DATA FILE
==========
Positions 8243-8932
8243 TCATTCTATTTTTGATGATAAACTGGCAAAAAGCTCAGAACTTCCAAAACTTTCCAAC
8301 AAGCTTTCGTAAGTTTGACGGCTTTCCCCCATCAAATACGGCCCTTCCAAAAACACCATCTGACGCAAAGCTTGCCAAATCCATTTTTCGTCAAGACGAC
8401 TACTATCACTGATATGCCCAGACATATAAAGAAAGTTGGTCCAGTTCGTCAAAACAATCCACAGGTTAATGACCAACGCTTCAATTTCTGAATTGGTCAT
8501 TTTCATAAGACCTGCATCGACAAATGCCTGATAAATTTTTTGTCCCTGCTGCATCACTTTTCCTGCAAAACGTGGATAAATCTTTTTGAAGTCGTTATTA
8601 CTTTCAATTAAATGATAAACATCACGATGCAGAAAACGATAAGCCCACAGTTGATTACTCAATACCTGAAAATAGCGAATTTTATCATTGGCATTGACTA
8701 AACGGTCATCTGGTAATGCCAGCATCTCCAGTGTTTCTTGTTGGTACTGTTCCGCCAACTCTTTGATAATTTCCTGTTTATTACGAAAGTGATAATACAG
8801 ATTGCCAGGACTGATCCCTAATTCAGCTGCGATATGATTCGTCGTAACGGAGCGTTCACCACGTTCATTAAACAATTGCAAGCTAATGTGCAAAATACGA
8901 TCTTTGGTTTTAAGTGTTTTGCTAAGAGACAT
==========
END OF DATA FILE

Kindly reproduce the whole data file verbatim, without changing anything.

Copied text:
Positions 8243-8932
8243 TCATTCTATTTTTGATGATAAACTGGCAAAAAGCTCAGAACTTCCAAAACTTTCCAAC
8301 AAGCTTTCGTAAGTTTGACGGCTTTCCCCCATCAAATACGGCCCTTCCAAAAACACCATCTGACGCAAAGCTTGCCAAATCCATTTTTCGTCAAGACGAC
8401 TACTATCACTGATATGCCCAGACATATAAAGAAAGTTGGTCCAGTTCGTCAAAACAATCCACAGGTTAATGACCAACGCTTCAATTTCTGAATTGGTCAT
8501 TTTCATAAGACCTGCATCGACAAATGCCTGATAAATTTTTTGTCCCTGCTGCATCACTTTTCCTGCAAAACGTGGATAAATCTTTTTGAAGTCGTTATTA
8601 CTTTCAATTAAATGATAAACATCACGATGCAGAAAACGATAAGCCCACAGTTGATTACTCAATACCTGAAAATAGCGAATTTTATCATTGGCATTGACTA
8701 AACGGTCATCTGGTAATGCCAGCATCTCCAGTGTTTCTTGTTGGTACTGTTCCGCCAACTCTTTGATAATTTCCTGTTTATTACGAAAGTGATAATACAG
8801 ATTGCCAGGACTGATCCCTAATTCAGCTGCGATATGATTCGTCGTAACGGAGCGTTCACCACGTTCATTAAACAATTGCAAGCTAATGTGCAAAATACGA
8901 TCTTTGGTTTTAAGTGTTTTGCTAAGAGACAT